Name that Grain: Ancient, amazing, and Pharaoh-worthy

Talk about resilience! Farro has endured empires, wars, and natural disasters. Do you have any idea just how ancient Farro really is? Farro was used to feed the armies of the Roman Empire and has been found inside tombs of Egyptian Pharaohs (although, that is not where it gets its name).

Now to the delicious part. Farro has been a part of the Italian diet for centuries. It is a hearty ingredient that adapts with the seasons. It’s one of our favorite ingredients this time of year. During summer, there is nothing better than Insalata di Farro.

Here are some of our favorite words of wisdom on the subject:

“With its cashew notes and undertones of cinnamon, and with its satisfying chew, farro has become my go-to grain for dishes ranging from salads to breakfast cereals.” — Laura B. Weiss, NPR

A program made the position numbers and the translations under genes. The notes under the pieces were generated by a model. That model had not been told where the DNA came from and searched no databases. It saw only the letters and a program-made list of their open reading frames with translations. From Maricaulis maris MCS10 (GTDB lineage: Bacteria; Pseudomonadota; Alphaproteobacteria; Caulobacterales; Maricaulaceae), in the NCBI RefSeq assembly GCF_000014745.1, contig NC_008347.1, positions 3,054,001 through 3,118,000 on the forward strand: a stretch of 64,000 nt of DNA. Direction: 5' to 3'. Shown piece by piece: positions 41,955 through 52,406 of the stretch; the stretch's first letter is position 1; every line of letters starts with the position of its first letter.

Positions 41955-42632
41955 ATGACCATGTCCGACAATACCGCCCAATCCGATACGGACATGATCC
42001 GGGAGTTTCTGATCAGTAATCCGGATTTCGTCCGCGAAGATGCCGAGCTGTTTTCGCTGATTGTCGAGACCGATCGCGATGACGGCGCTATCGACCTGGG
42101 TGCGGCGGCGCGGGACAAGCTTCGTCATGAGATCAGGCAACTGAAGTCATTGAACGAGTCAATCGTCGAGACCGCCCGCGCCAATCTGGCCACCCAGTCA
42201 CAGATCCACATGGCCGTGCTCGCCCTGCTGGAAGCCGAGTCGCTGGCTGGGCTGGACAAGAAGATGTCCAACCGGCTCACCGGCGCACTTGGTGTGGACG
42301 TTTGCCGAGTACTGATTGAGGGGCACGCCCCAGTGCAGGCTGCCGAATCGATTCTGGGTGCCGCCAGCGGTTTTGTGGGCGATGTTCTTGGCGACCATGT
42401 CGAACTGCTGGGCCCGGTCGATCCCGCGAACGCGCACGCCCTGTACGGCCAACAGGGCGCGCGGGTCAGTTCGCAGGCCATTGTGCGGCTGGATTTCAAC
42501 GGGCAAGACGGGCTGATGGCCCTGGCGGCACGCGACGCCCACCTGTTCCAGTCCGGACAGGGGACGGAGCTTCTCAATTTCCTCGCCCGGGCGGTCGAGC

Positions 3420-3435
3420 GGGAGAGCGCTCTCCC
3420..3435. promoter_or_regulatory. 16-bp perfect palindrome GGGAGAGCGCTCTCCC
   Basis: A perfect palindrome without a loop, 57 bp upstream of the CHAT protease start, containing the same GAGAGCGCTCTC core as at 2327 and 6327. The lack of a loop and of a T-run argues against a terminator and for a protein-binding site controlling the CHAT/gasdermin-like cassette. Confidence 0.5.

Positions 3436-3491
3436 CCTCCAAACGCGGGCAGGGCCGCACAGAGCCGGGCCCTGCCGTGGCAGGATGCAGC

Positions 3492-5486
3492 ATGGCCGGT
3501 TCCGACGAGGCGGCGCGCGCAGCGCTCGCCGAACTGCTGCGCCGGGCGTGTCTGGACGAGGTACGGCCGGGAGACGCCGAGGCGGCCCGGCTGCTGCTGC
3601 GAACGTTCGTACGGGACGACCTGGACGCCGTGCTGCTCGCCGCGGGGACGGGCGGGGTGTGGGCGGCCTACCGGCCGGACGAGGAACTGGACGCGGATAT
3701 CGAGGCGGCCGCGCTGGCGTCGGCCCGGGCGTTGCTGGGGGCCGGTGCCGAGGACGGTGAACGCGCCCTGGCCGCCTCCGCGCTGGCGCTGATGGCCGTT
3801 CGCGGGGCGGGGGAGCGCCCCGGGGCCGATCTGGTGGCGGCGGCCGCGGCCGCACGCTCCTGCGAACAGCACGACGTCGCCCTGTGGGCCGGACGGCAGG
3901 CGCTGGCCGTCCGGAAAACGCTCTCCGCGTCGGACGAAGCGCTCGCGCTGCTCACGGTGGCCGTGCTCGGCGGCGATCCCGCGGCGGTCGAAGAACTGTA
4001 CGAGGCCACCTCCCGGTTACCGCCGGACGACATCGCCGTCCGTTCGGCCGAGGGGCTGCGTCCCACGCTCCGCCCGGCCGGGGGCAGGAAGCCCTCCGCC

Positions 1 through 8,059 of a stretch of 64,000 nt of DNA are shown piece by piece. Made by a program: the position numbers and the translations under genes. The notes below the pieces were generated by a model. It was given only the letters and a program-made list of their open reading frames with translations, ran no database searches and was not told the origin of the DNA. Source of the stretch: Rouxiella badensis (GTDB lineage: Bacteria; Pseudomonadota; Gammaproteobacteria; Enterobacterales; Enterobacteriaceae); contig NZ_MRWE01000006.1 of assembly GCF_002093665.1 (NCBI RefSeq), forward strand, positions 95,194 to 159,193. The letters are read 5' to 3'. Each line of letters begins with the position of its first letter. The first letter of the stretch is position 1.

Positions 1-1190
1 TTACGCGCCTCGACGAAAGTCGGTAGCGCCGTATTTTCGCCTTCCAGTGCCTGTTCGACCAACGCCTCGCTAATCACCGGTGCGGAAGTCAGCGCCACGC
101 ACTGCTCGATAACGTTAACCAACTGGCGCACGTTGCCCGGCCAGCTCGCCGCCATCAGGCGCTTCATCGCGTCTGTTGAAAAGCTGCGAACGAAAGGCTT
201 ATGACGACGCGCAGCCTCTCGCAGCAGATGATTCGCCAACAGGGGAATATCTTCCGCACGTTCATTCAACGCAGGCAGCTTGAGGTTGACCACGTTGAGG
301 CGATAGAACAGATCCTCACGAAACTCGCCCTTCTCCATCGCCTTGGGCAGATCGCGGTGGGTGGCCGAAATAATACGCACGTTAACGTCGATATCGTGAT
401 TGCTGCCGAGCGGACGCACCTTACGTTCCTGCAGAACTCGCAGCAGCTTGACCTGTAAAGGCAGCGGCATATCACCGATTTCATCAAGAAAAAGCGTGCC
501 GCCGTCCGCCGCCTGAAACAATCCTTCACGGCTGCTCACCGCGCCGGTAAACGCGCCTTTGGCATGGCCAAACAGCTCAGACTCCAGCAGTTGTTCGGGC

“I like to toast farro before boiling it. It amplifies the grain’s slightly nutty, earthy taste. After toasting, cook farro like pasta, in plenty of boiling salted water, until it’s just al dente.” — Andrew Feinberg, Franny’s

“Insalata di farro, easiest thing in the world. All you must do is cook the farro, add seasonal ingredients, and serve at room temperature. With lots of good extra virgin olive oil, of course.” — Gustiamo’s Beatrice!

When it comes to insalata di farro there are no rules. Use what’s in season. Be creative. We enjoyed an Insalata di Farro just yesterday for lunch, full of garden fresh basil, zucchine, and lots of fruity Pianogrillo. So satisfying.

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